Head injury and alexithymia: implications for family practice care

Citation
Kr. Williams et al., Head injury and alexithymia: implications for family practice care, BRAIN INJUR, 15(4), 2001, pp. 349-356
Citations number
36
Language
INGLESE
art.tipo
Article
Categorie Soggetti
Neurology
Journal title
BRAIN INJURY
ISSN journal
0269-9052 → ACNP
Volume
15
Issue
4
Year of publication
2001
Pages
349 - 356
Database
ISI
SICI code
0269-9052(200104)15:4<349:HIAAIF>2.0.ZU;2-E
Abstract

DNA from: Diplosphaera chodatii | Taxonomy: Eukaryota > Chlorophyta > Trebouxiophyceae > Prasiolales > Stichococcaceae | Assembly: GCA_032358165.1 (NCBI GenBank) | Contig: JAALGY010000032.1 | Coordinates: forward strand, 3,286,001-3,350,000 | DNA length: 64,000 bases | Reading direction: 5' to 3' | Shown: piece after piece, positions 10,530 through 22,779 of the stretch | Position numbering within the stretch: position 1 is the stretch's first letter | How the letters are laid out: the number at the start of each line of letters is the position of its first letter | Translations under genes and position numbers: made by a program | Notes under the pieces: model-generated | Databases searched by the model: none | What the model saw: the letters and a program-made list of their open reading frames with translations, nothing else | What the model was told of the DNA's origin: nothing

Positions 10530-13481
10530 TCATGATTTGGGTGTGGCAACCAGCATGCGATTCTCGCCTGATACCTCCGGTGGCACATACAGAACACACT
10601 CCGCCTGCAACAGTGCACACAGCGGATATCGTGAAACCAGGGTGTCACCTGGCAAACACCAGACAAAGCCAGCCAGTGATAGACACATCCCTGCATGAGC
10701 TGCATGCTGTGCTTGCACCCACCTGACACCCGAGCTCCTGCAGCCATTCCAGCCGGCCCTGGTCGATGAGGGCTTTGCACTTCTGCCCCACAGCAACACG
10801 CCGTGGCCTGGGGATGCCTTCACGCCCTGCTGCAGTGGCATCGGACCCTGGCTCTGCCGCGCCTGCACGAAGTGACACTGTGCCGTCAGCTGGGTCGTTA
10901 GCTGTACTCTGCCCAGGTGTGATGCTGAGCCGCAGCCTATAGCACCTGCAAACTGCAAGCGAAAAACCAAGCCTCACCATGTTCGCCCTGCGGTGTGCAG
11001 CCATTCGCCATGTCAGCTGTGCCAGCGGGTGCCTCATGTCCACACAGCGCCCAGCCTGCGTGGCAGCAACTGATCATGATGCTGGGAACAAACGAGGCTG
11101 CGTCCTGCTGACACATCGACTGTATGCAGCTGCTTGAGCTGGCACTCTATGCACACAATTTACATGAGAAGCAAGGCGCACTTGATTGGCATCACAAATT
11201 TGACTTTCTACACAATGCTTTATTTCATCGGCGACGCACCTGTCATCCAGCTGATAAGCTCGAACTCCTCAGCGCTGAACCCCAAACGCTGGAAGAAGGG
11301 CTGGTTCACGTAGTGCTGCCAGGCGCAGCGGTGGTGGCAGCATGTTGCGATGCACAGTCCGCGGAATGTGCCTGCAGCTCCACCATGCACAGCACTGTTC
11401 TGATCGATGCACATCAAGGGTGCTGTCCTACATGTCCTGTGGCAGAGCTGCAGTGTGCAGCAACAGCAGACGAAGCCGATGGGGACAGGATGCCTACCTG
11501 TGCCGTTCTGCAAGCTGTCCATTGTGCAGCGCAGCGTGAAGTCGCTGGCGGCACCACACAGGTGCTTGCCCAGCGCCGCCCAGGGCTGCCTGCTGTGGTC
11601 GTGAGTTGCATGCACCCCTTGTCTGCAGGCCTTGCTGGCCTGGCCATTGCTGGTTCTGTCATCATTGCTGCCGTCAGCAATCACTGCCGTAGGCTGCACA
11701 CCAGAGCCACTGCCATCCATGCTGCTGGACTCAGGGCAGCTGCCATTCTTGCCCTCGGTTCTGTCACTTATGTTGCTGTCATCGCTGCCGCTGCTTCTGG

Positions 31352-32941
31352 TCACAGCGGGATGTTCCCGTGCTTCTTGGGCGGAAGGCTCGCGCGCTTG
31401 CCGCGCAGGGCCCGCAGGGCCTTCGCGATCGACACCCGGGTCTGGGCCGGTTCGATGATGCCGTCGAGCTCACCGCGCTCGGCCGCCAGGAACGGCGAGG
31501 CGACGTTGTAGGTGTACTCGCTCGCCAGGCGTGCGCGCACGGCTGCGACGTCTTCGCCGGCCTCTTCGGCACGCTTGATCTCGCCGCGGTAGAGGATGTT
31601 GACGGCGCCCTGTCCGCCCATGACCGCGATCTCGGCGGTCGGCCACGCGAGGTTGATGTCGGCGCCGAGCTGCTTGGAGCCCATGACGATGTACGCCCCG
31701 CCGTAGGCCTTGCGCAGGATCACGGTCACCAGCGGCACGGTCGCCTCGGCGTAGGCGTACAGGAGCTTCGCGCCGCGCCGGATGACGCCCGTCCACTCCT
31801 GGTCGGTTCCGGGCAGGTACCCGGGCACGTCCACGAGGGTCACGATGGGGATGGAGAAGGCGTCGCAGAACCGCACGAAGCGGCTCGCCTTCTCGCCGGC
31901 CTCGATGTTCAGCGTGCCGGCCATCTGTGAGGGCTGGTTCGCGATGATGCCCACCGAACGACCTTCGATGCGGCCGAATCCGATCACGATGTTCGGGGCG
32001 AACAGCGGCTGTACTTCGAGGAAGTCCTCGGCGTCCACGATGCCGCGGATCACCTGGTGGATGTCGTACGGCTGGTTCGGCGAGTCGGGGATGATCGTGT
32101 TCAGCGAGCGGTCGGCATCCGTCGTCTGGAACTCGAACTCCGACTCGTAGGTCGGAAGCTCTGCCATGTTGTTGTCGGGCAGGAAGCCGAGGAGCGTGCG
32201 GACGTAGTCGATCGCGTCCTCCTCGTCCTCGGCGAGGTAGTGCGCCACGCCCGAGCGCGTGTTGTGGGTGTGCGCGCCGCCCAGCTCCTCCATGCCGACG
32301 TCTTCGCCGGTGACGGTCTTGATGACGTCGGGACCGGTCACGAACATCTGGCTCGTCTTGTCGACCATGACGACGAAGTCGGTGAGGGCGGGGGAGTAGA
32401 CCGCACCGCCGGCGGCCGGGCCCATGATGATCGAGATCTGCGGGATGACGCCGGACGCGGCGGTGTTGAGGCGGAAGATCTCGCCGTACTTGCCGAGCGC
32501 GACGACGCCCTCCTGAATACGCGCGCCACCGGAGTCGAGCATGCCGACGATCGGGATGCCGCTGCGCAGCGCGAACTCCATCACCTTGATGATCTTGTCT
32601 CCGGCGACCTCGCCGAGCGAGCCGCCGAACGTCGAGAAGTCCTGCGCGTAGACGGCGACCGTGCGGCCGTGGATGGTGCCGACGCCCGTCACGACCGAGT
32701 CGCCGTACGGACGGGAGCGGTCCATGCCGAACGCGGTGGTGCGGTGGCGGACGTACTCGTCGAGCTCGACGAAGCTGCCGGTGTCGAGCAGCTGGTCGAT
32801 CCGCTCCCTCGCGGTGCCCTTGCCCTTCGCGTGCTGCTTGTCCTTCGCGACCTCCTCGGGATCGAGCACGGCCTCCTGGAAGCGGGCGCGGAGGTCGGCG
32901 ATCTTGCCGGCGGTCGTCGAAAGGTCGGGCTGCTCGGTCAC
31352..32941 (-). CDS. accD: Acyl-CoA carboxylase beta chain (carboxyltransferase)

Background: Alexithymia, a deficit in emotional information processing, and a history of head injury have both been found to be related to high rates of psychosomatic illness, substance abuse, depression, and utilization of p rimary care services. To date, no study has examined the potential comorbid ity of alexithymia and head injury in a family practice setting, a necessar y step in evaluating the aetiologic role of head injury in the development of alexithymia. The goals of this study are to establish prevalence of head injury and alexithymia in a family practice setting and to evaluate the re lation, if present, between the two. Methods: Patients (n = 135) of a family practice residency facility were sc reened using the Traumatic Brain Injury Questionnaire and the Toronto Alexi thymia Scale-20. Results: Forty-nine per cent of the participants reported a history of head injury and 18% were alexithymic. Those with a history of head injury had s ignificantly higher scores of alexithymia. Chi-square analysis indicated a relation between head injury and alexithymia. Conclusions: The high rates of self-reported history of head injury in fami ly practice settings, particularly in the context of alexithymia, may adver sely affect a physician's ability to care for these patients. Increasing ph ysicians' awareness of head injury and the potential mediating role of alex ithymia in medical and psychological illness may facilitate effective diagn osis and patient-physician communication.